“Artists don’t have families,” the mysterious Warner Dax tells confused painter Daniel at their first meeting in the new film The Time Being. Dax (played by film and theater legend Frank Langella) challenges Daniel (played by Wes Bentley) not just to complete a series of obscure tasks for the cash to keep his struggling career, marriage, and family alive, but also to consider the price he’s paying in the pursuit of art. Time spent painting means time not spent with family. An enigmatic film full of subtle acting and shot in a subtle, but powerfully evocative style, The Time Being thoughtfully examines the cost of the creative life and seriously asks if it is truly worth paying.
We first encounter Daniel as the stereotypical struggling artist lovingly supported by loving wife and son but straining under the weight of conflicting responsibilities. All seems straight out of central casting as we witness poor sales at a gallery opening complete with the requisite bare red brick walls and the wine-filled clear plastic cups, until a mysterious request reaches Daniel through his dealer. Sniffing a possible commission, Daniel drives to the mystery caller to personally deliver the purchased paintings and show his latest work. Bentley, who played Seneca Crane in The Hunger Games, subtly but clearly portrays the hunger of a young artist for both critical and commercial recognition.
Daniel’s trek to Dax’s tastefully decorated home reminded me of naïve, yet ambitious Jonathan Harker’s trip to Count Dracula's castle, probably because I knew one of the great stage and film Draculas—Frank Langella—waited at the end of the hallway. Langella’s played every type of bloodsucker from vampires to politicians and Dax joins that list, but with an especially frosty ruthlessness that’s downright Nixonian. Daniel’s clearly overmatched by Warner in the negotiations, but as the story unfolds, we find that the two men have much more in common than Daniel’s suspects.
Warner offers Daniel payment for filming different scenes to his exact specifications. A request for a specifically staged sunset seems eccentric but acceptable. A second job to film children on a playground skirts the edges of pedophilia, but Daniel hesitatingly accepts. A third request to film a museum exhibition tour sets in motion the events that both reveal Warner’s real intentions as well as delve even deeper into the issue of being an artist and a member of a family at the same time.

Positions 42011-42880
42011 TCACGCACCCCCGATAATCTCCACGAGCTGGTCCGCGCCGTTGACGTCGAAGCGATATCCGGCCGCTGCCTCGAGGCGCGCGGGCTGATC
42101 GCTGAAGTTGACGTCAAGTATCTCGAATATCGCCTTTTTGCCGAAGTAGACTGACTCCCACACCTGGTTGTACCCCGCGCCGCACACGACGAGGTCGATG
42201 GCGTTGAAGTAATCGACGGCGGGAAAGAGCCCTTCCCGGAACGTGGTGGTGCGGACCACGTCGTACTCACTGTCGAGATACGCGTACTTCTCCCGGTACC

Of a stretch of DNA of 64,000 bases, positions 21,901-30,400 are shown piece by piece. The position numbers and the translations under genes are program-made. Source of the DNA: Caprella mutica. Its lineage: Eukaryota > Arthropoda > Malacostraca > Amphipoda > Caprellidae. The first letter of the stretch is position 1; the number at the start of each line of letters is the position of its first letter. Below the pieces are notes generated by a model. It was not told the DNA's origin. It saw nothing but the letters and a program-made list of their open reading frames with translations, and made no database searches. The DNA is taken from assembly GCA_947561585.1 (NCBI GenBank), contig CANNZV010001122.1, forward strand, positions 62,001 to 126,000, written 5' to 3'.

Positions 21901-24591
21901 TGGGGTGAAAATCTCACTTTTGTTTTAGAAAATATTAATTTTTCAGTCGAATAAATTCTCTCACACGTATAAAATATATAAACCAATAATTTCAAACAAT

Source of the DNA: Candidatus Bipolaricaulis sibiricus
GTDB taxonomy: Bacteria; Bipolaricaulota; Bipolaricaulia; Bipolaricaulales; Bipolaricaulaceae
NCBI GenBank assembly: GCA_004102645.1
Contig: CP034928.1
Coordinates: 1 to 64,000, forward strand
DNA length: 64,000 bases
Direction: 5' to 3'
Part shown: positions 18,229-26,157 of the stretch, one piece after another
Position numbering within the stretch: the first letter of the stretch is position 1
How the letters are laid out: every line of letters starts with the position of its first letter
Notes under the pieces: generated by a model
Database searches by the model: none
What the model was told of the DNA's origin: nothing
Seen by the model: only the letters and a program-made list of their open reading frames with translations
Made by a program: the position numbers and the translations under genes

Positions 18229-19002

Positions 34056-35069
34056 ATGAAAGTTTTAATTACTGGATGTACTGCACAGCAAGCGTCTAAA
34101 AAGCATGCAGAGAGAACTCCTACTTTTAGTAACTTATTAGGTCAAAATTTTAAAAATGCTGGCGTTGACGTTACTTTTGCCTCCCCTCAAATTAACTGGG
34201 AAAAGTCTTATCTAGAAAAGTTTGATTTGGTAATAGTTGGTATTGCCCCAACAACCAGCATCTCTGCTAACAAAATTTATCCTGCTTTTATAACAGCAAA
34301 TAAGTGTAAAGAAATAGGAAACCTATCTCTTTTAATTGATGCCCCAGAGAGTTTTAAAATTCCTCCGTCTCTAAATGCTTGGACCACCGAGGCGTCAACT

Nenad Cicin-Sain, director and co-screenwriter (with Richard N. Gladstein) of The Time Being, envisioned his directorial debut as not just telling us about Daniel’s evolution catalyzed by Warner, but showing us as well through the cinematography. Daniel begins as a painter of black and white still lifes of decomposing fruit (painted in real life by artist Eric Zener). Daniel’s paintings reflect his black-and-white view of the world, as well as the deterioration of what once held so much promise in his art and life. As Daniel conceptualizes his life in a new way, he turns to conceptual art that includes the human figure as well as all the colors of life (painted in real life by artist Stephen Wright). “[T]here is no red in the film in the first half and no blue until three quarters of the way in,” Cicin-Sain explains. “Emotional events trigger colors, music and tone. In most films a protagonist goes through some kind of change. I feel a film should do the same.” Cicin-Sain cites Vittorio Storaro’s cinematography on Bernardo Bertolucci’s 1970 film The Conformist as an influence, and you can see the same simplicity and nuance of visual storytelling.
As much as Daniel wants to conform to his own idea of a great artist, a part of him continually wants to step back from the brink and return to the safe haven of his family. The Time Being asks in a very simple, but moving way how and why anyone, not just artists, spends their time being. The question of whether you can you ever have it all actually boils down to can you ever have the time to have it all. While Daniel films time’s fluid movement of the rising sun against the seascape, his wife and son play on a beach—literally offering him a grounding place to save himself from drowning in his own ambition. At times, The Time Being might actually be too subtle for many to catch Cicin-Sain’s drift, but if you slow down enough and give into the visual and narrative flow, The Time Being is time well spent.
[Many thanks to Tribeca Film for providing me with the image above from, press materials for, and a screener copy of The Time Being, starring Frank Langella and Wes Bentley and opening in select theaters on July 26, 2013.]